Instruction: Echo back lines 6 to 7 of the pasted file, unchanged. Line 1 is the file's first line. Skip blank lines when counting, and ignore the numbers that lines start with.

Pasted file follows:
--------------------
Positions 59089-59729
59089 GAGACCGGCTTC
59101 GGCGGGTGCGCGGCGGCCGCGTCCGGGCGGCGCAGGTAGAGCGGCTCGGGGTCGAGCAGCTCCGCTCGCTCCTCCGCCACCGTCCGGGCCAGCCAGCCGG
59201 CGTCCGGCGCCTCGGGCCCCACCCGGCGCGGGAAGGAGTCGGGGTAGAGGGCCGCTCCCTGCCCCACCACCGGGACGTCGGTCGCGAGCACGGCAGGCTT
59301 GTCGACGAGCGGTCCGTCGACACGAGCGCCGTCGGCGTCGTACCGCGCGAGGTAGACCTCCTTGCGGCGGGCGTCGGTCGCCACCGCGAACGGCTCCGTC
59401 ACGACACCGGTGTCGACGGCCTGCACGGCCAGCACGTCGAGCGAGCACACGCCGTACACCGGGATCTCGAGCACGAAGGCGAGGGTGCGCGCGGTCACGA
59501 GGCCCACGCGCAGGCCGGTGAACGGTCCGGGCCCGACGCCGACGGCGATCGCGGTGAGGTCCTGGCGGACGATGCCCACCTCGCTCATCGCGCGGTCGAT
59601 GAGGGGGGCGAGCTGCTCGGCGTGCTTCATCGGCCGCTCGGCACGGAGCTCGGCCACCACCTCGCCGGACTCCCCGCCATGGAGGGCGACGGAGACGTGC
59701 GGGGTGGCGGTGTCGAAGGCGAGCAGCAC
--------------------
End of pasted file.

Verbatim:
59401 ACGACACCGGTGTCGACGGCCTGCACGGCCAGCACGTCGAGCGAGCACACGCCGTACACCGGGATCTCGAGCACGAAGGCGAGGGTGCGCGCGGTCACGA
59501 GGCCCACGCGCAGGCCGGTGAACGGTCCGGGCCCGACGCCGACGGCGATCGCGGTGAGGTCCTGGCGGACGATGCCCACCTCGCTCATCGCGCGGTCGAT